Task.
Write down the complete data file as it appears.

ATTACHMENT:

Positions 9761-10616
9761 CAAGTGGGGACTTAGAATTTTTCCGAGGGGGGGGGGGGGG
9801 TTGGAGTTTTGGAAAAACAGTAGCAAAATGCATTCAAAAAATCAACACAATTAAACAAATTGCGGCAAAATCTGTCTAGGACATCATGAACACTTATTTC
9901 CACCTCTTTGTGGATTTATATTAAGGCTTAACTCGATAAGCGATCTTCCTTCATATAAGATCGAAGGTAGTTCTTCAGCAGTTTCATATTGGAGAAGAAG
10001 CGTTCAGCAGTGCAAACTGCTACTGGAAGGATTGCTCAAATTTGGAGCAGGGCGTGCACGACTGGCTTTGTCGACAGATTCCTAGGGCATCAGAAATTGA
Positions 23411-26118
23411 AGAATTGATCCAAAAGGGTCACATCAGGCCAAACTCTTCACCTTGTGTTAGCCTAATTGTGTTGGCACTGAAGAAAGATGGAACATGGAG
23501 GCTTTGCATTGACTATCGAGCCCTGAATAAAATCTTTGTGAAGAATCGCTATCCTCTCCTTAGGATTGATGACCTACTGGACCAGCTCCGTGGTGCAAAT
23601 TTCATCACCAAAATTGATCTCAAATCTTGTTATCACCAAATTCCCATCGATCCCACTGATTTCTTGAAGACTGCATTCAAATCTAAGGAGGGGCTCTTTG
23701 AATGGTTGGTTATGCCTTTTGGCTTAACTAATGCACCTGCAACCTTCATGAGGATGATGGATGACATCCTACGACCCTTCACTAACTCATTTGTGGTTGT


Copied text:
Positions 9761-10616
9761 CAAGTGGGGACTTAGAATTTTTCCGAGGGGGGGGGGGGGG
9801 TTGGAGTTTTGGAAAAACAGTAGCAAAATGCATTCAAAAAATCAACACAATTAAACAAATTGCGGCAAAATCTGTCTAGGACATCATGAACACTTATTTC
9901 CACCTCTTTGTGGATTTATATTAAGGCTTAACTCGATAAGCGATCTTCCTTCATATAAGATCGAAGGTAGTTCTTCAGCAGTTTCATATTGGAGAAGAAG
10001 CGTTCAGCAGTGCAAACTGCTACTGGAAGGATTGCTCAAATTTGGAGCAGGGCGTGCACGACTGGCTTTGTCGACAGATTCCTAGGGCATCAGAAATTGA
Positions 23411-26118
23411 AGAATTGATCCAAAAGGGTCACATCAGGCCAAACTCTTCACCTTGTGTTAGCCTAATTGTGTTGGCACTGAAGAAAGATGGAACATGGAG
23501 GCTTTGCATTGACTATCGAGCCCTGAATAAAATCTTTGTGAAGAATCGCTATCCTCTCCTTAGGATTGATGACCTACTGGACCAGCTCCGTGGTGCAAAT
23601 TTCATCACCAAAATTGATCTCAAATCTTGTTATCACCAAATTCCCATCGATCCCACTGATTTCTTGAAGACTGCATTCAAATCTAAGGAGGGGCTCTTTG
23701 AATGGTTGGTTATGCCTTTTGGCTTAACTAATGCACCTGCAACCTTCATGAGGATGATGGATGACATCCTACGACCCTTCACTAACTCATTTGTGGTTGT